An Ordinary Person’s Views on Living With Minimal Environmental Impact

  1. Plastic, food waste and cucumbers

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    There is quite a backlash about plastic at the moment, particularly in the media.  Most of it relating to food as this is probably the most visible and to many people (myself included) the most pointless use of single use plastic.  As I have mentioned before, the response of the supermarkets in the main has been to pledge to make their packaging recyclable and any reductions mentioned are usually about weight – which means they will make the packaging thinner, not change it altogether.  It might even mean substituting plastic for other packaging such as glass.

    However, I have recently heard several people complain that the general consensus of opinion is that all plastics are bad, whereas this, they say, is clearly not so.  Plastic wrapped cucumbers are the proof, if any were needed, that plastic packaging reduces food waste (but then so does other types of packaging).  And, with around 100kg of food wasted per person in the EU, we certainly need to reduce such waste.  But, just because the shelf life of a half cucumber is extended by about a week, this doesn’t mean that it the answer.  Back in the 1930s only a few percent of food was wasted.  Since the 1950s plastic packaging use has increased and now about 33% of our food ends up uneaten.  In fact, a recent report (1) has indicated that in some cases such as trimmed green beans, there is more food waste because the beans don’t naturally conform to the size requirements imposed by a plastic tray.  More is cut off in production than would be if the beans were taken home in their natural state and prepared when required.  Equally, food in packaging is of a fixed amount – if you are a household of one or two, then the chances are you will struggle to get through a whole bag before it goes off, increasing the likelihood of waste.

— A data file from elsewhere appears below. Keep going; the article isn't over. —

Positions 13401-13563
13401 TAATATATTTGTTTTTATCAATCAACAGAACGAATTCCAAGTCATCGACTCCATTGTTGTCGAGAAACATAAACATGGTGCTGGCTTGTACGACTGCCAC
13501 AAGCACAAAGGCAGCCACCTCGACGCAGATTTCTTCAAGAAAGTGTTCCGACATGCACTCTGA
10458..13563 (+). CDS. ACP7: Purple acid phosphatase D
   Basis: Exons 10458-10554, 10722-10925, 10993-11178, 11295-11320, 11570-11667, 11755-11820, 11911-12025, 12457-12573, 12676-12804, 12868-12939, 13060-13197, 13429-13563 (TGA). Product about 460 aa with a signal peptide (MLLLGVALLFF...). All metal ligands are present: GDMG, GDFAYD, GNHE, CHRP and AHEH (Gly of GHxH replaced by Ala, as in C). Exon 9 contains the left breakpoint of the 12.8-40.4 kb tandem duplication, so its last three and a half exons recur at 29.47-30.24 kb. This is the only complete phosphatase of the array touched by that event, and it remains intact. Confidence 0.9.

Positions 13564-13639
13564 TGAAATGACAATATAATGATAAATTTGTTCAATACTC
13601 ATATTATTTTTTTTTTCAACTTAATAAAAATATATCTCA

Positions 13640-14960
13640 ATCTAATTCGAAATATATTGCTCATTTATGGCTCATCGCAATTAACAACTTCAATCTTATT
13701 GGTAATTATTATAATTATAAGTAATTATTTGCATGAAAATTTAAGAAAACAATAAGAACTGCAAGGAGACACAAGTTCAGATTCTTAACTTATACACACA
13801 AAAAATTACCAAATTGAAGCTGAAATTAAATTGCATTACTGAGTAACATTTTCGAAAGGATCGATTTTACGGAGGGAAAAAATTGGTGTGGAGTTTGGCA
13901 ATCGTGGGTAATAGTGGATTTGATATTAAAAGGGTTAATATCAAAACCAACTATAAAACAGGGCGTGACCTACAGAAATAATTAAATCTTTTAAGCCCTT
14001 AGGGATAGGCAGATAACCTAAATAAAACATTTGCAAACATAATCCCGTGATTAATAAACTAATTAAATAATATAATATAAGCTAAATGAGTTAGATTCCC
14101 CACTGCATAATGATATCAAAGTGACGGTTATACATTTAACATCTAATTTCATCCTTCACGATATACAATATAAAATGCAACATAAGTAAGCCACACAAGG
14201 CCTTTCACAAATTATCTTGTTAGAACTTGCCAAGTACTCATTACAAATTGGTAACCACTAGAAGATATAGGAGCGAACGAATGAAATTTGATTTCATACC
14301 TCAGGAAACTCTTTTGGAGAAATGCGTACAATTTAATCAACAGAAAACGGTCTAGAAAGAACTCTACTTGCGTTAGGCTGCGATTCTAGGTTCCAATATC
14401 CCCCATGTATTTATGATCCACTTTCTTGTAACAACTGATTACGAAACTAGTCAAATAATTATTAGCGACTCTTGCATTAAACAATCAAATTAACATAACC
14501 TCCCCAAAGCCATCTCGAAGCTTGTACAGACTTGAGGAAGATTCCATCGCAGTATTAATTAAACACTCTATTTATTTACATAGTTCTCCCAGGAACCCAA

In Defra statistics from a couple of years ago the main reason cited for food wasted at home (where the majority of food waste apparently occurs) is, for fruit and veg because they were not used in time.  (I think that a lot of this will be salads, but perhaps that’s because I don’t like lettuce, refuse to pay £1 for a bag of leaves that are simple to grow at home, don’t like the massive amount of packaging for just a small amount of nutrition or the idea of the chlorine added to keep them ‘fresh’ and they are prone to give you food poisoning.)  But, for home made meals, and for meat, the biggest reason is that too much was cooked.  Generosity or eyes bigger than tummies?

    Tesco announced this month that they are going to remove the best before date from some of their fruit and veg in a bid to reduce food waste.  However, these still remain sweating in their packaging, whereas the loose apples and potatoes et al don’t have any best before dates.   It would be easier if they just got rid of all the packaging – but if they did that then there would be extra costs for someone on the checkout to weigh the food – or am I just being cynical?   Perhaps supermarkets could start to co-operate and only provide some fruit and veg without the packaging option.  After all, a few years ago you couldn’t buy apples in packs of six, so I am sure we can get used to putting them in a paper bag ourselves if that was the only choice.

    1. http://zerowasteeurope.eu/wp-content/uploads/2018/04/Unwrapped_How-throwaway-plastic-is-failing-to-solve-Europes-food-waste-problem_and-what-we-need-to-do-instead_FoEE-ZWE-April-2018_final.pdf

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